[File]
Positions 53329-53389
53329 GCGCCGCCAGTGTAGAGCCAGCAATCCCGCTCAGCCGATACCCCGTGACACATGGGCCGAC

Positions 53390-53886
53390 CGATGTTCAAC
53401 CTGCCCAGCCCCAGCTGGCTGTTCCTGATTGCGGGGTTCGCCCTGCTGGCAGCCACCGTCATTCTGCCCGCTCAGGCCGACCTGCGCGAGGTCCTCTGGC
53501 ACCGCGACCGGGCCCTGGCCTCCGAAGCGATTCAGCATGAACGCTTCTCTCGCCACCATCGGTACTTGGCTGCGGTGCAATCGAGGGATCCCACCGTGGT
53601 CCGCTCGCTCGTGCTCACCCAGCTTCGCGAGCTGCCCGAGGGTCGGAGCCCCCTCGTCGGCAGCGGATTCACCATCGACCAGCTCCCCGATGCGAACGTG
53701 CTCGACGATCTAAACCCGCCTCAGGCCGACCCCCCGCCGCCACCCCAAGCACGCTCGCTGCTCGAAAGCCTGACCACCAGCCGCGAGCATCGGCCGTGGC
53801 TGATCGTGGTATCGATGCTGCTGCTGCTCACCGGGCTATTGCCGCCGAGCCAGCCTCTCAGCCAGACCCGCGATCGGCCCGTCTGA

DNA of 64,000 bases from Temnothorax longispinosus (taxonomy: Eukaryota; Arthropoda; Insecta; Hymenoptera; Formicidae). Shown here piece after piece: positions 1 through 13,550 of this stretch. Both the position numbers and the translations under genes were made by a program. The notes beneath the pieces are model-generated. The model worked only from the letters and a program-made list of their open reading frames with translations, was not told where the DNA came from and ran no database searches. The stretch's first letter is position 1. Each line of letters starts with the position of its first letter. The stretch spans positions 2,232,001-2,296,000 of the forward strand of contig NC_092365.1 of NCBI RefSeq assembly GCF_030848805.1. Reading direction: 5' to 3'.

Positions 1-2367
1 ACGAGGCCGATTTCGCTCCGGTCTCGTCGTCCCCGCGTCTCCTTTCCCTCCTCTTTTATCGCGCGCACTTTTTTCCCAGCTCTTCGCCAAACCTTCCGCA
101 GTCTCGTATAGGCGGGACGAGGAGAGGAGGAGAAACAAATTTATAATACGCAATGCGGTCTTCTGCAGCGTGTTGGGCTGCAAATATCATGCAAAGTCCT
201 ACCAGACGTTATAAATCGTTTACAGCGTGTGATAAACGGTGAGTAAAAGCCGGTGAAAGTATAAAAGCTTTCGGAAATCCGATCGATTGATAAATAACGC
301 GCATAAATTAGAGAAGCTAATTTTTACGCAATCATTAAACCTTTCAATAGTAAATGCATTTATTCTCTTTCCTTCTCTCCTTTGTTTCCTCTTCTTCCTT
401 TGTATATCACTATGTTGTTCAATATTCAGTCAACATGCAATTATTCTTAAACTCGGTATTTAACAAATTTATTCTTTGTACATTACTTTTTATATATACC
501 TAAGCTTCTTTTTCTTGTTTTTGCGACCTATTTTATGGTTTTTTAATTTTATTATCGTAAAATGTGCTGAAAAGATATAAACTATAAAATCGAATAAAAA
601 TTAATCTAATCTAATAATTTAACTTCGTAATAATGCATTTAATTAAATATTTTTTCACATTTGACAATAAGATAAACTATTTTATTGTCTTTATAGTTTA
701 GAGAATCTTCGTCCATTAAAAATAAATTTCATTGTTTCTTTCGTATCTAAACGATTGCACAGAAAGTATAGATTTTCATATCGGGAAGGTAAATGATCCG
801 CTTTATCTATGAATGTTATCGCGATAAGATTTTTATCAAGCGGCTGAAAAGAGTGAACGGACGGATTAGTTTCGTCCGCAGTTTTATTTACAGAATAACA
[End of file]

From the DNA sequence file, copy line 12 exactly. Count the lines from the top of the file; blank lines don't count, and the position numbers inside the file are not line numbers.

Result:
1 ACGAGGCCGATTTCGCTCCGGTCTCGTCGTCCCCGCGTCTCCTTTCCCTCCTCTTTTATCGCGCGCACTTTTTTCCCAGCTCTTCGCCAAACCTTCCGCA